Most likely not. If the mother had sole legal and physical custody and had the "step father" adopt the children without your knowledge - the adoption would be voidable. If he is illegally holding the children against your or their will, that is considered kidnapping in many states. Get the state involved.
If the biological father does not have have legal custody, then, no, he can't.
The biological mother has presumptive custody, at least until a custody order is hammered out in court.
Generally, if married he has custody rights equal to the mother unless she has brought a petition for sole custody in his absence. If he is not married his custody rights must be established by a court order.
Yes and no. If the biological parent is proven unfit to care for they're children then the step parent has the right to APPLY for custody of his/her step children. Keep in mind that being married to the biological parent doesn't automatically make them the parent of the children nor does it make them they're legal guardian so there are no guarantees that the step parent will be given custody. If the children are happy with the step parent and no one in the biological parents family protest the application and the step parent is proven fit to care for the child(ren) then most usually the courts will award the step parent custody.
The mother assumes automatic custody, unless she is unfit.
No, unless the baby's biological father relenquishes his parental rights, he would get custody of the child if the mother dies, not her husband. The biological father must sign his rights away to the mother's husband.
Being married or unmarried is not much of a determining factor when it comes to custody nowadays. In order to have custody changed you would need to prove that either your household and parenting abilities are substantially better than the other parent, or that their situation is detrimental to the children. Having a spouse does not necessarily mean that you are better able to care for the children, especially if the other parent has had custody for a significant length of time without the children having any problems in a single parent household.
You have to be established, legally, as her biological father so if you have not done that do that first. Have DNA tests done if needed. Then you can apply for custody or visitation rights.
Step parents have no legal rights regarding their step children unless they legally adopt them. However, if he has been there all their lives and the biological father is not interested, he can petition the court for custody. There are cases where the step parent was granted custody by the court because they have been in the position of a parent for so long but getting custody because you were married to their mother - no.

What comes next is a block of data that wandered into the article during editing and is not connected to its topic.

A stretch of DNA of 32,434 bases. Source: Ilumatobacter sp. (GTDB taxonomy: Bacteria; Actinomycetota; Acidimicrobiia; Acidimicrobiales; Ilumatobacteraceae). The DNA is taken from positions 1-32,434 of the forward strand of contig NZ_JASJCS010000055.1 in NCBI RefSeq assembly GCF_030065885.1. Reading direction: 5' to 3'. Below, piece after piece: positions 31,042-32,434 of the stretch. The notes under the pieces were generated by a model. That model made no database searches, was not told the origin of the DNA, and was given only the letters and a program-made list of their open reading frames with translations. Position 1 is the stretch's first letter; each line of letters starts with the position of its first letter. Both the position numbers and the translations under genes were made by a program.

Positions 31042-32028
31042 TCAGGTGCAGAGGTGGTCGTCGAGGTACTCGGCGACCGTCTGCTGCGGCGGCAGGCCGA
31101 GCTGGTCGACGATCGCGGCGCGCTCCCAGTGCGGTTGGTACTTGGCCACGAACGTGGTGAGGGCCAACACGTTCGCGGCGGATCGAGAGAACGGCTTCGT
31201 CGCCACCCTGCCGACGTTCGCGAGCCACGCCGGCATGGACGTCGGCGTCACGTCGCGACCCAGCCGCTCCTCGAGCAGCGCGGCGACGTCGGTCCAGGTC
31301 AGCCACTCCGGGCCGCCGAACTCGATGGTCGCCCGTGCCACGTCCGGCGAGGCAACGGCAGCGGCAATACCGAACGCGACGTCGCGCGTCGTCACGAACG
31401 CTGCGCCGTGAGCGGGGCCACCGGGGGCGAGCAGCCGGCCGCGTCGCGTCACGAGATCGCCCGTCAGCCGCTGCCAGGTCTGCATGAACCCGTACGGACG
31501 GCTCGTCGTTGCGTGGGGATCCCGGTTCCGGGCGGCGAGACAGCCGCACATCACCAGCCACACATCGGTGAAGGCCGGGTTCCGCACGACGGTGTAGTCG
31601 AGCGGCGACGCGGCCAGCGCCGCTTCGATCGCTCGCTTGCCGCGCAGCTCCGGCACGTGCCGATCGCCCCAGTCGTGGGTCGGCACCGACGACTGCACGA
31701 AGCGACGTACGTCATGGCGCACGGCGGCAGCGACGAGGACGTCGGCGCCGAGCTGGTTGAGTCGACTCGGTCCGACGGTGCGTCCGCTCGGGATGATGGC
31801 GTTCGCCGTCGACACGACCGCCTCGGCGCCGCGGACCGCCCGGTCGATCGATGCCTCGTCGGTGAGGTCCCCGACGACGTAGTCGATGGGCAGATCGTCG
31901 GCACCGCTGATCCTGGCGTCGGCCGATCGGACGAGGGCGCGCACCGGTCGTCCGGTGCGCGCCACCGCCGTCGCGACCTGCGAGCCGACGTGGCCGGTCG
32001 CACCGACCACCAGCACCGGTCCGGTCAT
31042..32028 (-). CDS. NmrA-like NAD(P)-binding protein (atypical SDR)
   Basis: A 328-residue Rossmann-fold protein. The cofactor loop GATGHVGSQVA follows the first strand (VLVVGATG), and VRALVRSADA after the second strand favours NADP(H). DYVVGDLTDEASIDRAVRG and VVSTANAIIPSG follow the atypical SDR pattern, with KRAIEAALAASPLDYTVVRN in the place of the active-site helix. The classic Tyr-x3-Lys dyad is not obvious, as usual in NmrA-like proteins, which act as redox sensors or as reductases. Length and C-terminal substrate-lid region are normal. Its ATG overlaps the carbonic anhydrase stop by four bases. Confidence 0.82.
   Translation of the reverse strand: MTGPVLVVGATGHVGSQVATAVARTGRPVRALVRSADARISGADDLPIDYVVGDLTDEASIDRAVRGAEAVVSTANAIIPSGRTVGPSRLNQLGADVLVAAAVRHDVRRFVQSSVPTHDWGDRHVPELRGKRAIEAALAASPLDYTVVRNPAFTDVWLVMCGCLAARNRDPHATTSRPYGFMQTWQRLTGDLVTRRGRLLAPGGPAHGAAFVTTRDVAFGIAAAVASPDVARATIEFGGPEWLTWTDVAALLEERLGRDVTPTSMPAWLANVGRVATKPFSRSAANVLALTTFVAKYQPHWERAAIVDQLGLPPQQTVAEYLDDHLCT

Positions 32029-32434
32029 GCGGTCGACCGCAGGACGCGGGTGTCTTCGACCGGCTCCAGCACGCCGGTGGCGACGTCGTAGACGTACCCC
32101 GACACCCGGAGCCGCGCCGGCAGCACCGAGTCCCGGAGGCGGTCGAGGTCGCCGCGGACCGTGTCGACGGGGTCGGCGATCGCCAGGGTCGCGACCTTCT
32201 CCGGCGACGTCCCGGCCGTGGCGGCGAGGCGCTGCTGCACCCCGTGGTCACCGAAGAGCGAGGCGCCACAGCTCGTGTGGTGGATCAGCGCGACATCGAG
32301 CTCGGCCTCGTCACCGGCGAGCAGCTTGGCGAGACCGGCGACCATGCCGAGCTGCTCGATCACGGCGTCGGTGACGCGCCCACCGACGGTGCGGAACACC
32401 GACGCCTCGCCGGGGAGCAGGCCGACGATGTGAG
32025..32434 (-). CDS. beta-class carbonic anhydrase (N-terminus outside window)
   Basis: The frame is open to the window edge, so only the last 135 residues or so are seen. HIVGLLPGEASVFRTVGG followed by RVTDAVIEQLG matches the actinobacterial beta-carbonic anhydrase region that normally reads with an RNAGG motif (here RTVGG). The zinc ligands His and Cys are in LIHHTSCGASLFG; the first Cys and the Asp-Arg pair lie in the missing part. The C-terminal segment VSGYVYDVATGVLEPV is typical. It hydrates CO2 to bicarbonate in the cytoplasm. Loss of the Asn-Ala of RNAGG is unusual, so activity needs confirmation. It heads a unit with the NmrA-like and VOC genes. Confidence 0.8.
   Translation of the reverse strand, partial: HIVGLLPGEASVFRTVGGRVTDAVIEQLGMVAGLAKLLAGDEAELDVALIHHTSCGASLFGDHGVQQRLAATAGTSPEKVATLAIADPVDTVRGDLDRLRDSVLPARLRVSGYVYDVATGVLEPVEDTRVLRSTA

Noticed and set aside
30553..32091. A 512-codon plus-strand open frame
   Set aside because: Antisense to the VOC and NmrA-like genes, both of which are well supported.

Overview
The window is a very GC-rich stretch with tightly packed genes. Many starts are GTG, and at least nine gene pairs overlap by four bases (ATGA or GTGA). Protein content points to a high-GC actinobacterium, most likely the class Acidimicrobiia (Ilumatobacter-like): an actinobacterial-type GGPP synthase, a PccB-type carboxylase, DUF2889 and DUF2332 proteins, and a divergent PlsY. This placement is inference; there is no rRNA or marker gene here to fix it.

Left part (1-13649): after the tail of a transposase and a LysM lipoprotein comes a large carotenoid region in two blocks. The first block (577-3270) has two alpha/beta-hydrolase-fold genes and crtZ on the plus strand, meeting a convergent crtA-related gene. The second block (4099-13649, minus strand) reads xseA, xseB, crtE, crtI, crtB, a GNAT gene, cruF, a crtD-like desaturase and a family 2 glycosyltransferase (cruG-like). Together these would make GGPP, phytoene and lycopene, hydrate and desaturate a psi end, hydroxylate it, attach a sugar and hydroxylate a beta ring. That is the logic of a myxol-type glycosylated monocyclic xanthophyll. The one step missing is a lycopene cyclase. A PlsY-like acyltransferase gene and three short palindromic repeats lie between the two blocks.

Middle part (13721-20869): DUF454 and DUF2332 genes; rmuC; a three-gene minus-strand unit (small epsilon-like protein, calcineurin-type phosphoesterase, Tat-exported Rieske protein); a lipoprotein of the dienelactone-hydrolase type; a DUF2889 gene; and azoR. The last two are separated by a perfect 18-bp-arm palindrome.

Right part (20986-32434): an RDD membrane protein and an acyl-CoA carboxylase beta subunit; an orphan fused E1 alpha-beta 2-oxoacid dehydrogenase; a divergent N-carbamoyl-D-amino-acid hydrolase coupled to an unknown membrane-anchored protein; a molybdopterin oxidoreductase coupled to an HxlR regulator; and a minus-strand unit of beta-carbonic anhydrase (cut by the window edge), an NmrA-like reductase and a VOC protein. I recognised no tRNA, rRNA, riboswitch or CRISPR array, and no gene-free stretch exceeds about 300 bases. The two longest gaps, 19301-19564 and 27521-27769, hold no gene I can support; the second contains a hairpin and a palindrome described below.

Not without the permission of the child's biological mother. When a couple are not married and there is not a custodial order from the court, the law presumes that the mother has sole custody of the child in question.
If the parents are married both parents have equal rights to the children. If you want to establish a custody order then you must do it through court.If the parents are married both parents have equal rights to the children. If you want to establish a custody order then you must do it through court.If the parents are married both parents have equal rights to the children. If you want to establish a custody order then you must do it through court.If the parents are married both parents have equal rights to the children. If you want to establish a custody order then you must do it through court.
None Idon't think he was married
Unless the mother is unfit she will get the baby.
if they got married to someone who wasn't illegal then she wouldn't be illegal. so she would get the children
Since there is no court order and you were never married it is the mother that have custody. He can be charged with kidnapping.
Entertainer Master P is not married as of June 2014. He recently lost custody of four of his children in a heated custody battle.
No. Custody must be granted by a court order unless the parents are married. If you are unmarried and want to give temporary custody of your children to your "fiance" it must be done through the court. You haven't mentioned whether the "fiance" is the father of the children.
I assume this to be an out of wedlock, extra marital affair child. Her husband.
See to that she gets temporary custody asap. They both have equal rights to the kids as long as they are married.
There's a presumption of joint custody, however the application of this carries no weight of law.
If the father and mother are not married, the father's name is not on the birth certificate, and there is no custody agreement in place, the mother may take the child out of state. Otherwise, there would be legal consequences.
If married, and not living in Kansas. If the mother had a custody order, and first right of refusal is not declared in the orders, he will need to file a custody challenge against her parents. Kansas has an old law that does not allow widowers to have custody of young children. The maternal grandparents can take them.
No, he shouldn't be able to if she is legally married. If she was underage at the time of marriage and the custodial parent signed off on the marriage and that should have been the end of parental custody.